Public Works swells due to county growth

JENNIFER BARTLETT/Miner<br>
Bottom left around table to top left): Steve Latoski, Mike Hendrix, Pat Linson, Zelda Wright, Marri Lundquist, Erin Thompson, Nick Hont, Eric Nelson and Steve Latoski meet to discuss the America Public Works Accreditation compliance plan. The group forms the committee working to achieve this compliance.

JENNIFER BARTLETT/Miner<br> Bottom left around table to top left): Steve Latoski, Mike Hendrix, Pat Linson, Zelda Wright, Marri Lundquist, Erin Thompson, Nick Hont, Eric Nelson and Steve Latoski meet to discuss the America Public Works Accreditation compliance plan. The group forms the committee working to achieve this compliance.

KINGMAN – The Mohave County Public Works Department, the largest department within the county, is in charge of the county-maintained infrastructure.

The mission of the Public Works Department, according to Director Mike Hendrix, is “to serve its citizens by delivering quality public works service with the efficient use of resources to enhance the lives of those served.”

The expansive growth in the county has caused the Public Works Department to expand their services and has made them tight pressed to get everything done, Hendrix said. Since the beginning of 2005, paved roads maintained by the county has increased by 11 percent, right of way permit applications have increased by 40 percent, flood plain use permits have increased by 30 percent, the Golden Valley Improvement District new meter requests have increased by 23 percent, parcel plat review has increased by 23 percent and property flood plain information requests have increased by 184 percent, Hendrix said.

Comprised of about 15 individual divisions, Public Works is in charge of making the county work and keeping the county safe.

According to Hendrix, each of the divisions has made several improvements around the county as well as improvements within their own departments.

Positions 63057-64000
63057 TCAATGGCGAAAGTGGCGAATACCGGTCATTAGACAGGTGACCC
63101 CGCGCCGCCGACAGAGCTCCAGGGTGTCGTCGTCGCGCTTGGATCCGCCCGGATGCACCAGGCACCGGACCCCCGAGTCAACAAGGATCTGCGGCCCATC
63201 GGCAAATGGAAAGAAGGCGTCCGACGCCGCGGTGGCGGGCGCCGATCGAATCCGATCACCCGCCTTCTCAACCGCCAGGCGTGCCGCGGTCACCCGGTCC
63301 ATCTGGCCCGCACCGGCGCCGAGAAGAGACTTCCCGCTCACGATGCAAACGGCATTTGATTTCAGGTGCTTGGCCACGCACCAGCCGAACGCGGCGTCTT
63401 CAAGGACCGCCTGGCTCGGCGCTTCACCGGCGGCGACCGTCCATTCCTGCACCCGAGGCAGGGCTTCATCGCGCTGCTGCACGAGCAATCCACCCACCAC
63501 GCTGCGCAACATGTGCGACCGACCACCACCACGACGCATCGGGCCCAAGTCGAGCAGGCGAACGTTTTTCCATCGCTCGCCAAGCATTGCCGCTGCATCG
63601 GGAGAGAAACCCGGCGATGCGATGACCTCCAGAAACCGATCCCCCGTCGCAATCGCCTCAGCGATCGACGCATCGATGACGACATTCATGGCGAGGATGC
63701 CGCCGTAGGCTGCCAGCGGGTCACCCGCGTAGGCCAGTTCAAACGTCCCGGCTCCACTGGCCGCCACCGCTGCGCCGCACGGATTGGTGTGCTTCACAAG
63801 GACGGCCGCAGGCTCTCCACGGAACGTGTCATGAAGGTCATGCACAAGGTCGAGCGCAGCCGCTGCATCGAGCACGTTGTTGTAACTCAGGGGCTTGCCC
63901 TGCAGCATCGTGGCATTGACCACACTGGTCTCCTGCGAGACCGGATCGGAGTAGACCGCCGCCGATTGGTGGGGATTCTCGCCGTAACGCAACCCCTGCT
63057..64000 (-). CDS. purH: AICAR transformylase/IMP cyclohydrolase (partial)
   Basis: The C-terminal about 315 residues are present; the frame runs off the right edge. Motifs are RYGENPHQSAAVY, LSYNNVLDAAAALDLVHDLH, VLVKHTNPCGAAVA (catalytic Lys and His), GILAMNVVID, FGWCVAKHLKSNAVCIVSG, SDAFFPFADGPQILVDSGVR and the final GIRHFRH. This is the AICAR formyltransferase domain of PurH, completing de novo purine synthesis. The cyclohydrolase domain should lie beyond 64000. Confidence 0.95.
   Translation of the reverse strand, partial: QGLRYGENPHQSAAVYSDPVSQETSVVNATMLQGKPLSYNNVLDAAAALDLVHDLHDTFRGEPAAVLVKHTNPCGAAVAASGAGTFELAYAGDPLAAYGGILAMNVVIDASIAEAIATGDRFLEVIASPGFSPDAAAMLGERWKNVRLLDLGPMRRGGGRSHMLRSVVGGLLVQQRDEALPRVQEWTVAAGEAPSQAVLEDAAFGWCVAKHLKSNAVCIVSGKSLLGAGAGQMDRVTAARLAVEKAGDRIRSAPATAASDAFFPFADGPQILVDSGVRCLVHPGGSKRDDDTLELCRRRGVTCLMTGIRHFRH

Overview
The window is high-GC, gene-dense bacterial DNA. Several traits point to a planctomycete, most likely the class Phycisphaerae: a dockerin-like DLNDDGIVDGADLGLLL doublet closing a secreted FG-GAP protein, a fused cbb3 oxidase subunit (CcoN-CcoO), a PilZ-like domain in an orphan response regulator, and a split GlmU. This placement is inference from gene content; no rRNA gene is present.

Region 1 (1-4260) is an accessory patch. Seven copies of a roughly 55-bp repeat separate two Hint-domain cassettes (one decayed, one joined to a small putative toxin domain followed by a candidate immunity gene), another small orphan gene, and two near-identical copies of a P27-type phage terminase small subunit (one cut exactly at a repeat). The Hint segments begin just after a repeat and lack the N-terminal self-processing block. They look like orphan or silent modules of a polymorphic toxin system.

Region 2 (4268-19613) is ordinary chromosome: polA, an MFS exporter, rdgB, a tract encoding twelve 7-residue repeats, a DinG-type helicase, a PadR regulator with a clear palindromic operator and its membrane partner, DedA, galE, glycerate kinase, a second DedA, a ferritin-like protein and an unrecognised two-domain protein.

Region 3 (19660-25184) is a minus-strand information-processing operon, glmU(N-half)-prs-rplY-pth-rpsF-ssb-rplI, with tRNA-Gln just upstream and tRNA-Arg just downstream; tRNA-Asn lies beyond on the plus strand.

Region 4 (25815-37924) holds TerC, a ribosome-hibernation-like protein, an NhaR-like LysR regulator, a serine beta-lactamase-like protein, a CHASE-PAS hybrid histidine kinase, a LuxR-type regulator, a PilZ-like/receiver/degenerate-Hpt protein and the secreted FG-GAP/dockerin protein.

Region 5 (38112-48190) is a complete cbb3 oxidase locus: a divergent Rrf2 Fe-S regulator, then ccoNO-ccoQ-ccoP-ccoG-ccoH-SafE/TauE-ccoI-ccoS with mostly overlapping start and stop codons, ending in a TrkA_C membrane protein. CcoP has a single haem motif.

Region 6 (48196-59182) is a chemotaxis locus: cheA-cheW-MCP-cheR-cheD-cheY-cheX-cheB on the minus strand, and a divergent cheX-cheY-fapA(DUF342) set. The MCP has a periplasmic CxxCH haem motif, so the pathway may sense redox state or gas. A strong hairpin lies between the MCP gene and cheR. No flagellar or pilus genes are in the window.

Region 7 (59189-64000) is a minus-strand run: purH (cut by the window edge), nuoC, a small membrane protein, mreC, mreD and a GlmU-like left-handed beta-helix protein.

The Engineering Division, which is overseen by Nick Hont, has managed over $18 million in road, drainage and waterline construction projects, Hendrix said.

Currently, he said, the division is managing $2 million in building construction and remodeling and about $1.5 million in professional services contracts.

The Roads Division, headed by Manuel Esquibel, maintains roughly about 2,000 miles of roads throughout the county.

In an effort to hard surface more roads more quickly, Hendrix said nearly 25 miles of dirt roads have received hard surfacing through a new soil stabilization test program. According to Hont, this program involves mixing a special soil stabilizer with about 4 inches of surface soil, which results in a glue-like substance. The crews then chip seal it, giving it the appearance and drivability of paved roads.

Stuart Lane heads the Surveying Division and received the 2006 Surveyor of the Year Award for Arizona from the State Board of Technical Registration. This division, Hendrix said, is currently in the process of “establishing the countywide geodetic control network necessary for the county GIS.”

The Traffic Control Division, in addition to maintaining over 3.4 million feet of centerline and edgeline stripe and 21,000 traffic control devices, are also the first-responders for emergency requests, Hendrix said. Headed by Fred Weyermiller, this division installs, maintains and administers the county’s ALERT Flood Warming System. This system, according to Hendrix, consists of 206 sensors at 62 sites that allow the county to stay ahead of potentially devastating flooding.

Due to the efforts made by this division, Hendrix said the county is only the second in Arizona with an approved Multi-Jurisdictional All Hazards Mitigation Plan approved by the Federal Emergency Management Agency. They have also prepared and equipped the county’s Emergency Operations Center in the Sheriff’s building for operations.